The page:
FOX 8 DEFENDERS FOLLOW-UP: I-10 Barrier project slated for N.O. East
There’s a project in the works to better protect neighborhoods that border I-10 in New Orleans East. Tonight the FOX 8 Defenders update a story we brought you nearly two years ago on what one homeowner calls a dangerous house.
NEW ORLEANS (WVUE) - It’s the busiest roadway in and out of New Orleans, and while the speed limit is 60mph, drivers often go much faster.
“They’re doing 75 and 80 (mph) a lot of the times,” Lake Forest Estates homeowner Ted Franklin said.
A chain link fence is all that separates some residential neighborhoods in New Orleans East from Interstate 10. Now, the Louisiana Department of Transportation says protection is about to get a lot stronger.
“We’re in the middle of completing a design project where we will be installing concrete and cable barrier rails of the outside shoulders of Interstate 10 along this corridor,” DOTD’s Assistant District Administrator of Operations Scott Boyle said.
He said ultimately, concrete or cable barriers will extend from the Chef Highway exit, near the foot of the High Rise, all the way to I-510 or Paris Road, and that’s on the shoulders of both the East and Westbound lanes. In many spots, if a vehicle goes off I-10, people and homes are at risk. It’s something Lake Forest Estates homeowner Linda Johnson told us she’s experienced at least five times when we talked to her in November of 2019.
“I’m very uncomfortable in my den because that’s where a lot of accidents happen,” she said. Terrifying memories and images often flash through her head.
“I had my pelvis cracked.. that was the first one,” she explained.
Johnson remembers sitting in her driveway, which is adjacent to I-10, when a big rig plunged off the Interstate, travelled across the Service Road and into Johnson’s garage and driveway. Her vehicle was pinned between the truck and another car.
Besides her cracked pelvis, she says the truck driver had a medical issue. “He was driving a truck with a bad heart and high blood pressure so when he hit me, he died instantly,” Johnson said.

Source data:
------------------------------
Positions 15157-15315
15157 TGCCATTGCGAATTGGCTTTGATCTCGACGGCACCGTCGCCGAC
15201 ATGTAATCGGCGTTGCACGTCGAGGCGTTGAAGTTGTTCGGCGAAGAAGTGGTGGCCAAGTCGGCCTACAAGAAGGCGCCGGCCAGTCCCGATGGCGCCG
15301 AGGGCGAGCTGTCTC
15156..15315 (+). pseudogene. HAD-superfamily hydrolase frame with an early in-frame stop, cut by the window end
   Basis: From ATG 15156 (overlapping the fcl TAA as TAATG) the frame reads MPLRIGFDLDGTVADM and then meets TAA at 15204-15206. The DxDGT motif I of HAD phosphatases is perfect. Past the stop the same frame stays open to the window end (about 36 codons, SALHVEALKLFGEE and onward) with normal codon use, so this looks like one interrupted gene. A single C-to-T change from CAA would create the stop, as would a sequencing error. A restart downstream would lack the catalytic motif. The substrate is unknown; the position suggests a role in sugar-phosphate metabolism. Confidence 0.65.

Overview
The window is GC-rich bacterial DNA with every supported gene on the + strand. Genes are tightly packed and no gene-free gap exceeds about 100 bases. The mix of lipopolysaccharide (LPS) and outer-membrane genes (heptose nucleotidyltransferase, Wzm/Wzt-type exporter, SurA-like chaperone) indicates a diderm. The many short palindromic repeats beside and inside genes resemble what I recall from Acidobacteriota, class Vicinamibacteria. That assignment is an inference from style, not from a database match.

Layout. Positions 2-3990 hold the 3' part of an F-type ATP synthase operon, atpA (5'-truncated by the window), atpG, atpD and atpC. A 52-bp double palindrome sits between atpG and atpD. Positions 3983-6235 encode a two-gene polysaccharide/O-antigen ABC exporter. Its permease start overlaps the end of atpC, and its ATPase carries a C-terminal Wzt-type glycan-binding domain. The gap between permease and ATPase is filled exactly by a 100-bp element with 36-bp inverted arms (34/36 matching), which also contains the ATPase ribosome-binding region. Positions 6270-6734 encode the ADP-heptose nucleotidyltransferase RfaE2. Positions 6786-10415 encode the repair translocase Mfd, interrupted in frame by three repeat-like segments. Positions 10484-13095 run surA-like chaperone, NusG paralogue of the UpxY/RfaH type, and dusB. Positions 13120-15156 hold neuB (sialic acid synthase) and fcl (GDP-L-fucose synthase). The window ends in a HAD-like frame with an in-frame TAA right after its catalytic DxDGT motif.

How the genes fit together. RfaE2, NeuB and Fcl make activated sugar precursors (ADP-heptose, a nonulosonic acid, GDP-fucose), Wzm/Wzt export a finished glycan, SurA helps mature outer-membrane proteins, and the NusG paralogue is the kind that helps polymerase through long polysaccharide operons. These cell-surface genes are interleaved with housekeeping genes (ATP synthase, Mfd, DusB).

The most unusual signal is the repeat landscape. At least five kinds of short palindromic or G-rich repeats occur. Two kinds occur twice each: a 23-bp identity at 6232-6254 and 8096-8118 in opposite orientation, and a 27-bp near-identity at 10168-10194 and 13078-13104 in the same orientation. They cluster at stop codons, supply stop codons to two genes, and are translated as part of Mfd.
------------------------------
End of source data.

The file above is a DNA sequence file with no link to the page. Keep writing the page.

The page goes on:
Since that accident in 2008, Johnson has been afraid to sit on her porch, work in the yard *and she’s uncomfortable inside.
There’s been other accidents since then like one where a pickup truck drove off I-10 and into her house. Her son was sitting in the living room. And she says there were other close calls this Spring and Summer.
Feeling helpless, she turned to the FOX 8 Defenders in 2019, and we looked for answers.
Back then, DOTD was studying projects that might improve the safety.
“Since they have installed these barricades, it gives us a little more sense of security and safety,” resident Dennis Scott told us in 2019.
At that time, he explained before the extra layer of protection bordering his neighborhood, his Lakewood East Homeowner’s Association documented more than 50 incidents of vehicles driving off the Interstate, damaging properties.
Fast forward two years, and we’re learning in addition to those 4,500 pound concrete barriers already installed along a section of I-10 East near the Morrison Exit, more will go up from Chef Hwy. to Crowder. DOTD says that’s where the highest crashes have been reported. Cable barriers will pick up at Crowder and continue to Paris Rd.
“We’ve been really looking at this, bringing in a team of people from different backgrounds and design and traffic operations and engineering to look at this to come up with a solution to try and mitigate some of these roadway departure crashes,” Boyle said.
In most circumstances, Boyle says the new barrier system will stop a vehicle that leaves the Interstate from travelling onto the Service Road, or in Linda Johnson’s case, beyond.
He’s seen the cable barrier in action along I-12 in Hammond. “It stopped an 18-wheeler going 70 miles an hour. It stopped it. It breaks the post, and it’s almost like a big rubber band.. and obviously steel cable isn’t that flexible,” Boyle said. He explained it absorbs the energy and captures the vehicle. In the case of the big rig in Hammond, Boyle said the cable barrier stopped it from crossing the median into oncoming traffic.
“I appreciate them thinking about us by putting up something for protection,” Franklin said. But even living a few houses from I-10, he’d rather see something much taller.
“All along the Interstate would look better if we had a wall... rather them those long wires and stuff like that. I think that we’re entitled to the same type of protection or whatever that uh.. that’s done in Metairie,” he said.
According to Boyle, sound walls are typically only installed through Federally funded projects and used to reduce noise after Interstate widening projects like the ones in Metairie.
In the meantime, DOTD anticipates the $7.5 million barrier project to go out for bid by the end of the year, and possibly get started in the Spring, giving Linda Johnson and many other families an extra layer of protection in the near future.
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